Davis held without a catch, but still smiling


Davis held without a catch, but still smiling

SANTA CLARA -- The 49ers' most-proven threat in the passing game did not touch the ball Thursday night.Moreover, 49ers quarterback Alex Smith did not even attempt a pass toward tight end Vernon Davis in the 49ers' 13-6 victory over the Seattle Seahawks."He's a big weapon for us," Smith said of Davis. "I feel very comfortable throwing the ball to him. We've had a lot of success. He's had a lot of success and teams are conscious of it."They (Seattle) were not going to give up the big plays. Yeah, they load the box, but you turn it (the game film) on and they were sprinting out of there and determined not to let us make a big play outside. And not let Vernon make a big play. The big plays were, you saw it, check the ball down. Those were the plays."In retrospect, Smith said he wishes there had been a more concerted effort to get the ball into Davis' hands. Davis had not been held without a catch in a game since the 2008 season."For sure, he's that type of player, no question," Smith said. "And I think the coaches and myself included look back, 'Let's do things differently,' because he is that type of player."49ers Mailbag: Smith makes it too easy for defenses
Davis is the 49ers' third-leading receiver with 23 catches for 340 yards and four touchdowns in seven games. The New York Giants held him to three catches for 37 yards on Sunday."The last past two or three games, they've been taking away a lot of my explosive routes up the red line, close to the sideline, my corner routes," Davis said. "They've been dropping the cornerback so I can't take that angle. They're bringing a safety and dropping him outside so I can't run up the red line. Those things. They're just looking for me."It's kind of frustrating, but I leave that up to the offensive (coaches). They know how to get guys involved. I'm sure it's something they'll be working on."It's not as if there were not plays designed to get the ball to Davis. One such play happened on the 49ers' first drive of the third quarter. Davis was the primary receiver on a pass that ended up going underneath to tight end Delanie Walker."I was supposed to come off Randy (Moss) and the ball was supposed to be there," Davis said. "Delanie popped wide open and I saw him out of the corner of my eye. (I) turned around, got the block and Delanie scored."Davis made a key block near the end zone on Walker's 12-yard touchdown pass from Smith for the only touchdown of the game.The 49ers had a difficult time generating much from the passing game on Thursday.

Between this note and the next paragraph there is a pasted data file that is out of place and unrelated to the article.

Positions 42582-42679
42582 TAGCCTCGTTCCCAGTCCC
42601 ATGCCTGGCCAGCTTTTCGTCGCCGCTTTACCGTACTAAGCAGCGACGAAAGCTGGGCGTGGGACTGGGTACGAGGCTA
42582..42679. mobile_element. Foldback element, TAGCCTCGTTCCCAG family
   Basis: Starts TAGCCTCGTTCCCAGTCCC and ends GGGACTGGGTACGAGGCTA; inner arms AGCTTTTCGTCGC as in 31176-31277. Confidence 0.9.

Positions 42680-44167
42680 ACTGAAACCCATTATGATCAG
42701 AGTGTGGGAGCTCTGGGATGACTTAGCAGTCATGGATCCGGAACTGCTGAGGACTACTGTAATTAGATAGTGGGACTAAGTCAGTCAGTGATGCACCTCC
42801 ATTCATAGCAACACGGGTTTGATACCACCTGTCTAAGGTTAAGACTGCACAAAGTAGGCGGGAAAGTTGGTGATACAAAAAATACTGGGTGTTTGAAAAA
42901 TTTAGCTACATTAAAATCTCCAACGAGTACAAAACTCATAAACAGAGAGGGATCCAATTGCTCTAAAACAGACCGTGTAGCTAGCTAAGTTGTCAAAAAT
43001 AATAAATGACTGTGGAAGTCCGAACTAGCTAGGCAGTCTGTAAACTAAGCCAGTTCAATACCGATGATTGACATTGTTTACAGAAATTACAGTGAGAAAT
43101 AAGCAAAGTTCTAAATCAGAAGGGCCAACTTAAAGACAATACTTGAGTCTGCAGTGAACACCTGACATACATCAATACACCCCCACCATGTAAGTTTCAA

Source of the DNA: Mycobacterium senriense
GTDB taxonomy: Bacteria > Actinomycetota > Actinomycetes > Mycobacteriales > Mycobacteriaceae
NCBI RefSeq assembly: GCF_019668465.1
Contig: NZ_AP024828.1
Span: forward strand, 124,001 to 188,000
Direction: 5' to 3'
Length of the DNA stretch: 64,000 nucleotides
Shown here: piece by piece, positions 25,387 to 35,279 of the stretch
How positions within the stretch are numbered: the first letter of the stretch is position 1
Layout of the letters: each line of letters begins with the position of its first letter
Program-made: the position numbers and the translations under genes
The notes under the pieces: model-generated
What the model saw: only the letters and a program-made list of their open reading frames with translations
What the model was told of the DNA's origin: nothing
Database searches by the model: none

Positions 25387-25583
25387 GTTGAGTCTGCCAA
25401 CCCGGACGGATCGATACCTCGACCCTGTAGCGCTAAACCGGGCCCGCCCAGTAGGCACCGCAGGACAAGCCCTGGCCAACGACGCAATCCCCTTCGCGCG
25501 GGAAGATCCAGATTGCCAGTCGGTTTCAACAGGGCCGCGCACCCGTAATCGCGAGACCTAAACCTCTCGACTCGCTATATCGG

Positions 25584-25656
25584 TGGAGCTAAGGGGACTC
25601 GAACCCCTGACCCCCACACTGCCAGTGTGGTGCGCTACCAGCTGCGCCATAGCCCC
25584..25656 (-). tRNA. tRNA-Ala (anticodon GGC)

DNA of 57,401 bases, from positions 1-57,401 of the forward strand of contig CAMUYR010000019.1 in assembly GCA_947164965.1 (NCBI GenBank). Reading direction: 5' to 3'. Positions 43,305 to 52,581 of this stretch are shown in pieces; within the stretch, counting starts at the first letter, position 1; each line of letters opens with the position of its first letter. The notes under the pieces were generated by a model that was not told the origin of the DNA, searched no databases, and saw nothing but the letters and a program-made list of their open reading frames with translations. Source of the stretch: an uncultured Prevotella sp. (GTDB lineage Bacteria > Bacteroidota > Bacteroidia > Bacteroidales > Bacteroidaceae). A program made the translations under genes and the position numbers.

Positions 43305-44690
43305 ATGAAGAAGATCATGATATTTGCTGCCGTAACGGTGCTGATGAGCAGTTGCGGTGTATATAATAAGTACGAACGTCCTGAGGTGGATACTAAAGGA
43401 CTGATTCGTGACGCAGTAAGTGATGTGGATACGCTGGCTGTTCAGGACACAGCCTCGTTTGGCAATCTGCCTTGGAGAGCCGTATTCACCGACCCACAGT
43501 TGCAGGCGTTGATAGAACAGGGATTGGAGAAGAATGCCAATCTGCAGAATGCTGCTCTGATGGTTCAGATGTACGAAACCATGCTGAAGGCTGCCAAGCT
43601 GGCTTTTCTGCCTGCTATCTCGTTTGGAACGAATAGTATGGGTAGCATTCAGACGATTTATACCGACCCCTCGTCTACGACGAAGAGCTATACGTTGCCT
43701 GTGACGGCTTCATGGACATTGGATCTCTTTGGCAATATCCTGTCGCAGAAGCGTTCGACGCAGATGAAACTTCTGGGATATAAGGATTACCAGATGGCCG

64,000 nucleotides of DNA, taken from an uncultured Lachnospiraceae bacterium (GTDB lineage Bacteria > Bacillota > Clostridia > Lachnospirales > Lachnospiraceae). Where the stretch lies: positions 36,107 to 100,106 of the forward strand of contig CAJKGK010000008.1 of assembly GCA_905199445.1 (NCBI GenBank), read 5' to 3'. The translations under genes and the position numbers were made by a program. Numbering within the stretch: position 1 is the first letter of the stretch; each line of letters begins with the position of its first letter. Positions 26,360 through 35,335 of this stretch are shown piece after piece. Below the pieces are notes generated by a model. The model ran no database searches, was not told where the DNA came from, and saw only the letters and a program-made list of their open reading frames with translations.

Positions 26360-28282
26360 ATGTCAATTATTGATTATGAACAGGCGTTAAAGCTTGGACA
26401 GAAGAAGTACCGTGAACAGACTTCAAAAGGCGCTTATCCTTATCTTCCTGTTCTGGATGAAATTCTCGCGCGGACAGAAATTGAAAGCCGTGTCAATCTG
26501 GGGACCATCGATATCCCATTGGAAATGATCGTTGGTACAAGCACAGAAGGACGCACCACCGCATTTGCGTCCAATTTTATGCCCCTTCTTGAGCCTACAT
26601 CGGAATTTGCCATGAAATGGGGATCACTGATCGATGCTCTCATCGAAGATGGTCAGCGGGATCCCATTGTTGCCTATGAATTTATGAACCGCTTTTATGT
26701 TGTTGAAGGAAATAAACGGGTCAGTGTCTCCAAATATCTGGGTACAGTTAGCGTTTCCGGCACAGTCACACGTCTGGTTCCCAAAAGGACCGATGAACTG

Wide receiver Mario Manningham was declared inactive with a shoulder injury. He sustained the injury early in Sunday's game against the Giants, his former team, and said he declined to come out of the game.Manningham felt discomfort while warming up before the game and did not suit up. He said he expects he'll be fine for the 49ers' next game, Monday, Oct. 29, against the Arizona Cardinals.The 49ers did not get much production from their wide receivers or tight ends. Michael Crabtree caught four passes for 31 yards. Running back Frank Gore was the leading receiver with five receptions for 51 yards."I want to win," Smith said. "That's ahead of everybody's feelings. It's the nature. There's one ball. Everybody wants to be involved. My hats off, especially to Vernon. I didn't hear one peep out of him and he blocked well all game. I think he was happy with the win. He could care less about anything else. Those are the types of guys we want."As the 49ers left for the weekend, Davis said it's easier to get away after tasting a victory."For me, I'm excited we won. As long as we win, I know that the more we win, the stage is going to get bigger, playoffs and stuff like that," Davis said."Of course, it's in my competitive nature to feel a little something as far as not getting the ball because I'm competitive, but I don't let that affect me or affect the team. . . If we win, I'll walk around here all day with a smile on my face."

McDonald toasts Shanahan for communication of trade talks

McDonald toasts Shanahan for communication of trade talks

SANTA CLARA -- Tight end Vance McDonald became aware of a report the 49ers had engaged in trade talks involving him at his brother’s wedding in Austin, Texas.

But McDonald said he did not give it much thought because he had another immediate priority.

“I still had my best man’s speech to do,” McDonald said.

Later that evening during last month's draft, 49ers coach Kyle Shanahan called McDonald to keep him in the loop. There was no trade, and McDonald returned to Santa Clara on Monday to continue participation in the 49ers’ offseason program.

“The first thing I told him was, ‘Man, there aren’t a lot of coaches that would do this,’” McDonald said of his talk with Shanahan. “He just wanted to fill me in.”